Today's products and their constituent components and structures have to meet increasingly stringent requirements during operation. The economic and human costs of failure during service impose a great deal of responsibility on organisations and individuals who select and integrate materials in a final engineering design. A critical feature of successful product development is the judicious selection of the best materials based on informed awareness of the capabilities and opportunities afforded by all candidates, coupled with a design that takes full advantage of their properties. A further aim of Materials & Design is to promote a greater knowledge and understanding of the attributes and capabilities of all types of modern engineering materials in the context of engineering design.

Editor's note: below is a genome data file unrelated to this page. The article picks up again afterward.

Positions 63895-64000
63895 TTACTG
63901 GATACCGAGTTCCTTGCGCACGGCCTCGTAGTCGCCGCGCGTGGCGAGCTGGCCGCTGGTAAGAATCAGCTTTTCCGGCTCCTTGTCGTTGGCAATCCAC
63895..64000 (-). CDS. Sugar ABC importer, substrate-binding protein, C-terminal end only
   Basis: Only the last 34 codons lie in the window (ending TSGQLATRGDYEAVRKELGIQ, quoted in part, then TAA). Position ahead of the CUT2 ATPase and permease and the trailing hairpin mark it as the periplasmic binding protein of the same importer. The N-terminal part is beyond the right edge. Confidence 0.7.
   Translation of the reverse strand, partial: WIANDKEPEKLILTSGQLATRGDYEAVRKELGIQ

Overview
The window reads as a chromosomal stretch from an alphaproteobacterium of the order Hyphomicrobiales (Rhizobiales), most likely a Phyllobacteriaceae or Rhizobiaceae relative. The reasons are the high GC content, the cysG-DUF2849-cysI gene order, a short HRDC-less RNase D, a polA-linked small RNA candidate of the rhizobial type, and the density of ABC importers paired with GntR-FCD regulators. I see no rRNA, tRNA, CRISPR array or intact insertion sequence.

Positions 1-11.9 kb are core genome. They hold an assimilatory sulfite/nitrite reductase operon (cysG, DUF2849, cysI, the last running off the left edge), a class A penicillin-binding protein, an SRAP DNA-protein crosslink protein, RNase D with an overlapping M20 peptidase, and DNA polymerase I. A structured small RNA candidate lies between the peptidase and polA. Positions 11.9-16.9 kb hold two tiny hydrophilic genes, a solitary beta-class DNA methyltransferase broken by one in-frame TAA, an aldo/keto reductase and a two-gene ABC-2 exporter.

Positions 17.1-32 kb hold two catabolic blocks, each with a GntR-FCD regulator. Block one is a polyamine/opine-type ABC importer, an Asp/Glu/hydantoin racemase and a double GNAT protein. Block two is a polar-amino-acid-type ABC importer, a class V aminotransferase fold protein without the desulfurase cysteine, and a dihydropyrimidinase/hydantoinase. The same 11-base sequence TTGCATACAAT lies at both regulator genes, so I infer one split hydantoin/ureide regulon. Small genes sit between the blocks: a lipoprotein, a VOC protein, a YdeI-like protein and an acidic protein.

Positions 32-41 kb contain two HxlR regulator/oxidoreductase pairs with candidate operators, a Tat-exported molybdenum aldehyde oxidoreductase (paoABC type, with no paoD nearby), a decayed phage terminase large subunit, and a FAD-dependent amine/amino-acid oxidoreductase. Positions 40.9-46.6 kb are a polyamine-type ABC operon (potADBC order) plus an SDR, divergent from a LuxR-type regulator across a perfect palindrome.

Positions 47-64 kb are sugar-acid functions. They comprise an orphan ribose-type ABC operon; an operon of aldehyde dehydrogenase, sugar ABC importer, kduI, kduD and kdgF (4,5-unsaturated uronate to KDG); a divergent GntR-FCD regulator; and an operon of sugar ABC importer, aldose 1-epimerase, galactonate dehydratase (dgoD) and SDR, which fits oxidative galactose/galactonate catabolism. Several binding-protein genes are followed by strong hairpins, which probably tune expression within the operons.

Materials & Design publishes a range of high quality peer reviewed research articles including full papers, short communications and technical reports, and occasional special issues, that investigate the properties of materials that influence or control any practical design. All types of engineering materials are considered, and all scales of processing, analysis and design from nano- and micro-scale devices and systems to large structural components. The content is broad and widely relevant to materials researchers, engineers and designers in academia and in industry.

The emphasis is placed on developing both practice and theory relevant to the field of materials engineering and science, with appropriate links established to processing, characterisation and simulation. To reflect the multidisciplinary nature of design, submissions to Materials & Design should offer information useful to professionals working in fields related to the immediate subject of the article.